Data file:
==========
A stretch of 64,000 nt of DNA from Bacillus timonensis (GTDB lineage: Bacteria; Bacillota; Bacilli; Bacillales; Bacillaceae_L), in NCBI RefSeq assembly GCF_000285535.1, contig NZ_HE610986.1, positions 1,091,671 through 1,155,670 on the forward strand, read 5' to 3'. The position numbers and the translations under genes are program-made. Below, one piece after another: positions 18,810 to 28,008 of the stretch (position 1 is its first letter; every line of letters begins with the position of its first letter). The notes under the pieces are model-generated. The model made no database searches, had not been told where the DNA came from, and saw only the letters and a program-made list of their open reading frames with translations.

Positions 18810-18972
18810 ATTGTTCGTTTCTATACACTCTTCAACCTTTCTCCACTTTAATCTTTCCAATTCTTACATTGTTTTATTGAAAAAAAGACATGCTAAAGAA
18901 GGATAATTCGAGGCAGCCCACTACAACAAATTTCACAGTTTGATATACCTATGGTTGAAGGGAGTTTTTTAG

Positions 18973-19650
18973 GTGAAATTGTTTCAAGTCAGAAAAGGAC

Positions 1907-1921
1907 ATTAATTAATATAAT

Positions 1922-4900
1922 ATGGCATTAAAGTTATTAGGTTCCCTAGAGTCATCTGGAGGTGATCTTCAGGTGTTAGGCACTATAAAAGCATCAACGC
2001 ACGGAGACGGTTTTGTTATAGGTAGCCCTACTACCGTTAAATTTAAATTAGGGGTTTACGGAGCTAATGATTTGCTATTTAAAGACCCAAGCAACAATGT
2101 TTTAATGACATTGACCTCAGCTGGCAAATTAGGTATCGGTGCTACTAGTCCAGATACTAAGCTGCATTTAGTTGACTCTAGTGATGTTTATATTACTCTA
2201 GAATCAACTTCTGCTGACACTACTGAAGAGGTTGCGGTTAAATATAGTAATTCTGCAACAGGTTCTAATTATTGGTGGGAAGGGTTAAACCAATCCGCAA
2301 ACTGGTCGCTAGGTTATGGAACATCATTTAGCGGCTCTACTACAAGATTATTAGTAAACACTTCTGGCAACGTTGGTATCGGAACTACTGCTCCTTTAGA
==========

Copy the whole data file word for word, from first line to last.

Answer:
A stretch of 64,000 nt of DNA from Bacillus timonensis (GTDB lineage: Bacteria; Bacillota; Bacilli; Bacillales; Bacillaceae_L), in NCBI RefSeq assembly GCF_000285535.1, contig NZ_HE610986.1, positions 1,091,671 through 1,155,670 on the forward strand, read 5' to 3'. The position numbers and the translations under genes are program-made. Below, one piece after another: positions 18,810 to 28,008 of the stretch (position 1 is its first letter; every line of letters begins with the position of its first letter). The notes under the pieces are model-generated. The model made no database searches, had not been told where the DNA came from, and saw only the letters and a program-made list of their open reading frames with translations.

Positions 18810-18972
18810 ATTGTTCGTTTCTATACACTCTTCAACCTTTCTCCACTTTAATCTTTCCAATTCTTACATTGTTTTATTGAAAAAAAGACATGCTAAAGAA
18901 GGATAATTCGAGGCAGCCCACTACAACAAATTTCACAGTTTGATATACCTATGGTTGAAGGGAGTTTTTTAG

Positions 18973-19650
18973 GTGAAATTGTTTCAAGTCAGAAAAGGAC

Positions 1907-1921
1907 ATTAATTAATATAAT

Positions 1922-4900
1922 ATGGCATTAAAGTTATTAGGTTCCCTAGAGTCATCTGGAGGTGATCTTCAGGTGTTAGGCACTATAAAAGCATCAACGC
2001 ACGGAGACGGTTTTGTTATAGGTAGCCCTACTACCGTTAAATTTAAATTAGGGGTTTACGGAGCTAATGATTTGCTATTTAAAGACCCAAGCAACAATGT
2101 TTTAATGACATTGACCTCAGCTGGCAAATTAGGTATCGGTGCTACTAGTCCAGATACTAAGCTGCATTTAGTTGACTCTAGTGATGTTTATATTACTCTA
2201 GAATCAACTTCTGCTGACACTACTGAAGAGGTTGCGGTTAAATATAGTAATTCTGCAACAGGTTCTAATTATTGGTGGGAAGGGTTAAACCAATCCGCAA
2301 ACTGGTCGCTAGGTTATGGAACATCATTTAGCGGCTCTACTACAAGATTATTAGTAAACACTTCTGGCAACGTTGGTATCGGAACTACTGCTCCTTTAGA